Viva Espánya

9th February – 16th February

We went to pay for our 2 nights in Collioure however the gates were being repaired and the power to the ticket machine was turned off. The gentleman doing the repairs said not to worry, it’s free, an even better way to end our time in France. We drove on the D914 road that hugged the coast all the way to Llançá, about halfway to Roses, our first overnight stop in Spain. The scenery was stunning with a sheer drop to the water on one side, and rocky mountains on the other. The border crossing again was straight through, although the police were stopping people who were leaving Spain. We walked the few kilometres into town, it is a seaside town with a very large promenade along the beachfront and lots of hotels as you would expect. We got into town before siesta, but most shops were closed anyway. We sat down at the beach for a little while before heading home again with views to the alps from our window.

We have been pleasantly surprised by the quality of the roads and the amount of road signage in Spain. Very easy to travel around and so far, the drivers are courteous and the people we have encounter are very friendly.

Our travels today took us to Girona where Catalonia’s best preserved medieval Jewish quarter lies. We headed into town from our home for the next two days and walked along the river where brightly coloured houses overlook the river Onyar. We walked around the cobbled streets before climbing the 86 steps to the Girona Cathedral (€7 each to get in so we didn’t) where we had our lunch in the grounds. We then ventured up to Passeig Arqueològic, Girona’s medieval wall that surrounds three quarters of the old town with views overlooking the town and the alps in the distance. Back down into town and a visit to the tourist office and through more of the cobbled streets before heading home.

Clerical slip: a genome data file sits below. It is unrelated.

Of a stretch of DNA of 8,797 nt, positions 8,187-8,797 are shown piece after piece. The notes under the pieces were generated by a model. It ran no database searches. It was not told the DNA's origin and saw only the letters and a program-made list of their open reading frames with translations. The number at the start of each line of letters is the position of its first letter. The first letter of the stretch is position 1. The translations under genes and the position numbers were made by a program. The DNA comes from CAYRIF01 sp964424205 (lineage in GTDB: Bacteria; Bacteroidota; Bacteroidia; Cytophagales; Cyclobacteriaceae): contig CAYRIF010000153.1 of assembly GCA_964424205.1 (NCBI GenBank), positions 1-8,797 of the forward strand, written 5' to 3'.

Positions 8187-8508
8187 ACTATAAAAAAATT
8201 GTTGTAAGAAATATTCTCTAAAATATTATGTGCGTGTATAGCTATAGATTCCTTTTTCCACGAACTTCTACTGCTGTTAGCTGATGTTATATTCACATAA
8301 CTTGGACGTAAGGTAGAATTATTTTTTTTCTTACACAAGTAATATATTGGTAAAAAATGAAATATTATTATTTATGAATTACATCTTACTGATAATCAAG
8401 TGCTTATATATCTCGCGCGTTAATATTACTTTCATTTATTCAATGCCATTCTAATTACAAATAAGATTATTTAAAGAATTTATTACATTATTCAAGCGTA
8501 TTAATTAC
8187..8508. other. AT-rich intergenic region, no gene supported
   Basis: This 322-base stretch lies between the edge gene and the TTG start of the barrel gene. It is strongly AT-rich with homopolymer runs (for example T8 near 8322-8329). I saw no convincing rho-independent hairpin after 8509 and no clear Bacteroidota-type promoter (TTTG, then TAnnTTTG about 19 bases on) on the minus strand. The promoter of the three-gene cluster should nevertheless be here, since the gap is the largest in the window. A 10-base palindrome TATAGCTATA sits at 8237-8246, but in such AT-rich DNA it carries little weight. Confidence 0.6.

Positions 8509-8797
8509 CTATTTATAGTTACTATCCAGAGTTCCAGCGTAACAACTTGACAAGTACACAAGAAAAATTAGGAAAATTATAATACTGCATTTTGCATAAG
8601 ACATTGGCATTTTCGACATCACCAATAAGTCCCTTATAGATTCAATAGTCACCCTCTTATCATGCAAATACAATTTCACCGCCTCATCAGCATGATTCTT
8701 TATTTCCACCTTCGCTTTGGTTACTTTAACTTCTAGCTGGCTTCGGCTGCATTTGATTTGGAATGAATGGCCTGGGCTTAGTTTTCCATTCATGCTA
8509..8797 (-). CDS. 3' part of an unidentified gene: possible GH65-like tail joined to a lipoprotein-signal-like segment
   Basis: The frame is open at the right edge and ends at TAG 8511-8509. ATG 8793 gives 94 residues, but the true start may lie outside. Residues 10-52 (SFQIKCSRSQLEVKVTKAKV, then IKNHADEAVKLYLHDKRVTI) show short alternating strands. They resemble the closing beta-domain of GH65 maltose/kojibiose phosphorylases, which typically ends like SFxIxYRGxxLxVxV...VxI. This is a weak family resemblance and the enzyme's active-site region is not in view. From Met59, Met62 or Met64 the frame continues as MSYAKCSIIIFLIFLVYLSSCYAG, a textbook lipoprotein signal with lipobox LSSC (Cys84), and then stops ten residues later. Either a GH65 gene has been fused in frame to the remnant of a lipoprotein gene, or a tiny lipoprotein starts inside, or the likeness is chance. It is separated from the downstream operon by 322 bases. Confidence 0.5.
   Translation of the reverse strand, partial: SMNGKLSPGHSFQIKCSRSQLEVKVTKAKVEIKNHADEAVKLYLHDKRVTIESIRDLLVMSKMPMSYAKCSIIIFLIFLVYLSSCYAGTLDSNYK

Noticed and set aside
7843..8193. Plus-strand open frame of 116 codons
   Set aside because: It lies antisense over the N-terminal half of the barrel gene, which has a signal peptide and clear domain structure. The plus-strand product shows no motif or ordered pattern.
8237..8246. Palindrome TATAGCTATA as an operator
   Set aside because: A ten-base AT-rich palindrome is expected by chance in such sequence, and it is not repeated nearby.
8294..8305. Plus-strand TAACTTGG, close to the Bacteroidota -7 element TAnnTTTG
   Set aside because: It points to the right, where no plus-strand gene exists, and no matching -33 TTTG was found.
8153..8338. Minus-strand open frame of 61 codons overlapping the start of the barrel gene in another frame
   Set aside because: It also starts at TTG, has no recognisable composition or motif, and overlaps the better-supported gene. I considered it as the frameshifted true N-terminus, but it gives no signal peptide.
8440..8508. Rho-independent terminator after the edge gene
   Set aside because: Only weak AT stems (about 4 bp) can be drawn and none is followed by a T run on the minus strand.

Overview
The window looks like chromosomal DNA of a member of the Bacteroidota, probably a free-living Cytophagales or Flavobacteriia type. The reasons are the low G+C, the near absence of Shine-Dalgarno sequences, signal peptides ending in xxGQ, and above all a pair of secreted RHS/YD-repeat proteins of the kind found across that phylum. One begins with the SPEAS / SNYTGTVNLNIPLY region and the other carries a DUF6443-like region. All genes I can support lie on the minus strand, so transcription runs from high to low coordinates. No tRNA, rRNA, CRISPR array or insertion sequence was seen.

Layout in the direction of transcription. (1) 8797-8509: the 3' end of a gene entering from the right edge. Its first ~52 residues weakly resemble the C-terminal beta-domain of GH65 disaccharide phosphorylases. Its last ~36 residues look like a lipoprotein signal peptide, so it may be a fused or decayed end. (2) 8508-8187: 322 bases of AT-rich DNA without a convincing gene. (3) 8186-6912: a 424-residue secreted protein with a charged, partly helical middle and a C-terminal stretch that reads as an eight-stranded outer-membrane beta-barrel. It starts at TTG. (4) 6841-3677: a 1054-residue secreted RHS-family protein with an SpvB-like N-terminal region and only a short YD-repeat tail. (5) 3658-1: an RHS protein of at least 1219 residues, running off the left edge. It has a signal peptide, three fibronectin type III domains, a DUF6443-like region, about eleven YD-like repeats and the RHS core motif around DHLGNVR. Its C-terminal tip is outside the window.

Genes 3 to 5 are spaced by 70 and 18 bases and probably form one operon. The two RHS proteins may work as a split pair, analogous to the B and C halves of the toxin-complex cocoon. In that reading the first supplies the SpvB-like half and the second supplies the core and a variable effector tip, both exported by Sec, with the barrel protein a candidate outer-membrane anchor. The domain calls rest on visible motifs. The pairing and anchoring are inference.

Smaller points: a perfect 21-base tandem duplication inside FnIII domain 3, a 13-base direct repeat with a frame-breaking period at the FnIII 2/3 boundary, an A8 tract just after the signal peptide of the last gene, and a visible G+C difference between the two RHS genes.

Pretty Girona

Pretty Girona

From the top of the wall

From the top of the wall

Our agenda for today was an easy one. Walk around the old town then hike up to Sant Miquel, a mountain where the remains of a ruin named after the mountain can be seen. Firstly, we visited the Moslem baths which were built in 1194. In 1617 it was used by a Capuchin convent as a pantry, kitchen and laundry before returning to its original purpose. The streets of Girona have a lovely feel, cobbled paving in tiny streets that weave their way throughout the city. We found the entrance to today’s hike and off we went. A 4.5 kilometre hike up to the top of Sant Miquel, rising 380 meters took us about 1 hour and 20 minutes with some parts being slippery due to light rain. There were several points of interest along the way and we stopped at Cal Mistaire (in ruin) an example of a local farmhouse which comprised of two floors with a living area of three rooms and storage area. In the kitchen a bread oven, stove and several shelves can still be seen. We had our lunch here before completing the last part of the hike up to the Sant Miquel ruin. The view from here was a bit obscured with cloud, however on a clear day would have been wonderful. We did get glimpses of the surrounding scenery and had a good look around before heading back down and home for a well earned cuppa.

After doing the weekly shopping, we headed off to Barcelona. We decided to bite the bullet and use the autopista (€7.30 from Girona) due to the alternate route costing more in diesel due to all of the roundabouts. As well as that there were a lot of biggish intersections which given my past history could have seen us end up anywhere. This way was stress free and quite an enjoyable journey through mountainous scenery. We are in a free Aire with services 12km outside of Barcelona however there is a metro train station just down the road, €7 return each. The alternative was €35 at an Aire nearer to town but still needing a train trip to get in. I think we have made the right choice. We had a little walk around the area and just behind us is one of Gaudi’s creations, the Cripta de la Colònia Güell. It was closed when we got there however it is a very strange looking building.